<D <M <Y
Y> M> D>

[Comments] (2) Skagway it is: Mother Nature decided that it was finally time for Alaska to be Alaska. The winds of change (literally, the south winds from Hawaii exchanged with the north winds of the Arctic) blew in, and we were in for it. Of course, being on a nice comfortable boat, Susie and I were none the wiser. And having spent the previous day in Juneau sweating to death, Susie and I decided to wear tevas today.

The sea was angry that day, my friends. The winds were coming in at 25 mph, and it was cold. And we could do nothing about it, as we quickly boarded a catamaran for a 30-mile jaunt down to the Davidson Glacier. At least the boat was warm. And we saw a whale.

Upon arriving at the glacier, I'd had enough and put on my socks from my backpack. I felt like a regular Utah idiot wearing socks with tevas, but the warmth on my toes reminded me that this was indeed a wise choice. Who was there to judge me anyway? A crowd of 60 year-olds hardly constitute a branch of the fashion police.

Anyway, we hiked a mile to the outpost and put on two more layers of clothes and big old rain boots. I was now wearing seven layers on my upper body, and was ready to brave the storm. We entered our canoes and began paddling furiously upstream to the face of the glacier, passing floating icebergs along the way. Now, we got some sweet pics of the glacier. But it's really hard to appreciate the size of the glacier without going onto it. Our guide told us it took him three hours to hike to the top, to give you an idea. It looks like a 30 minute stroll would get you there. But none of us regular civilians are allowed out of the canoes at the glacier. I wish they'd put a cardboard cutout of a bear or something on it so that we could gauge the size of the thing with a bit of added relevance to it all. But oh well. Just trust me that it's a doozy.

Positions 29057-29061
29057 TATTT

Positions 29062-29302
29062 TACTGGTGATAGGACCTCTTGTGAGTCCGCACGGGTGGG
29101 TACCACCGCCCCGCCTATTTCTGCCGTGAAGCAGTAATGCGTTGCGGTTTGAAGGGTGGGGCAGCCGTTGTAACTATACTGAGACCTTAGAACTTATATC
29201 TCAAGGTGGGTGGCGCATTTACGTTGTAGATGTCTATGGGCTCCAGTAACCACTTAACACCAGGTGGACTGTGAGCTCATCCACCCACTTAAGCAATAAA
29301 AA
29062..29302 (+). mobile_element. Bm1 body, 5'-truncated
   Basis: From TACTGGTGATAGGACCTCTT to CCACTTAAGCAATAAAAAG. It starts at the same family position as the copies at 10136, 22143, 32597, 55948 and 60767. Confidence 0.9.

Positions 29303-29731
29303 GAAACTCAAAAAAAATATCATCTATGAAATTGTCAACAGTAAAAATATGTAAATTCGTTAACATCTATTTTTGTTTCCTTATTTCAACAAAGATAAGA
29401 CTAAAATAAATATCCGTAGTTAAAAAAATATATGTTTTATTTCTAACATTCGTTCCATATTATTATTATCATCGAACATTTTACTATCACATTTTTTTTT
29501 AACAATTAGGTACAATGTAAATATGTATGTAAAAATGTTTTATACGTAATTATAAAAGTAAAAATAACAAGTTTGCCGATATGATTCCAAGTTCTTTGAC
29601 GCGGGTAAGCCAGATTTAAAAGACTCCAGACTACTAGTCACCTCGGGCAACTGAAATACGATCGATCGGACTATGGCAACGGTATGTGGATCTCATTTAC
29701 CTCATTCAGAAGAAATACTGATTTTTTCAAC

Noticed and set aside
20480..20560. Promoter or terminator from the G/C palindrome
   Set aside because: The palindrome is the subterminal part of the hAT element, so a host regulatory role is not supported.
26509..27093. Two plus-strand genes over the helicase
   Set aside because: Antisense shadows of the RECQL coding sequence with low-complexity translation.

The way home was treacherous, as the winds were making the sea pretty choppy. Landing back in Skagway, we quickly went back on our boat and changed shoes. Then it was time to experience Skagway. Skagway has a population of about 1,000 people in the winter time, and 4,000 during the summer tourist season. It is about 25 blocks long by 5 blocks wide. That's all that can fit on the valley floor. There is an LDS chapel on the corner of 11th and State. It is the easiest entrance to the Klondike and thus was the famous starting point for the gold rush of 1898. It is also famous for whore houses.

In fact, the whole state of Alaska seems to think that whore houses are national monuments. What a joke. These old people don't care about that stuff. No one that goes on a cruise ship wants to see a burlesque house. Only single, horny men want to, and they don't cruise to Alaska. I don't see how these houses make any money. I didn't see anyone going in. But the girls working there were hanging out of windows calling us in. Luckily, we got distracted by a man who was taking our picture on the main street so the girls didn't bother us. This man, I'm assuming, was from England. Instead of saying "Say Cheese" he said "Have any good sex lately?" Needless, to say, Susie and I are smiling pretty big in that picture. Neither of us answered his question, though. We were both so dumbstuck.

Cars in Alaska are interesting. They are all laced with political bumper stickers. There were a lot of stickers about immigration, and I couldn't help wondering why Alaskans care. After all, no one illegally immigrates to Alaska. That would require swimming across the Bering Straight. But they are part of the Union, so they do have a say in these matters. One bumper sticker really spoke to me: "I have to go to work today; people on welfare depend on it." Nuff said.

Even though it was cold, still no rain. That night we were exhausted from the canoeing, so we went to bed at 8 pm and woke up at midnight for the midnight buffet. We missed this buffet last time due to my cabin fever. Once again, not all that impressive. It was fun, and I did sample two different cakes. But I really shouldn't have wasted the calories. We went back to bed at 1 am and slept until 9 or so the next day. It was a much needed rest.


© 2003-2015 John Chadwick.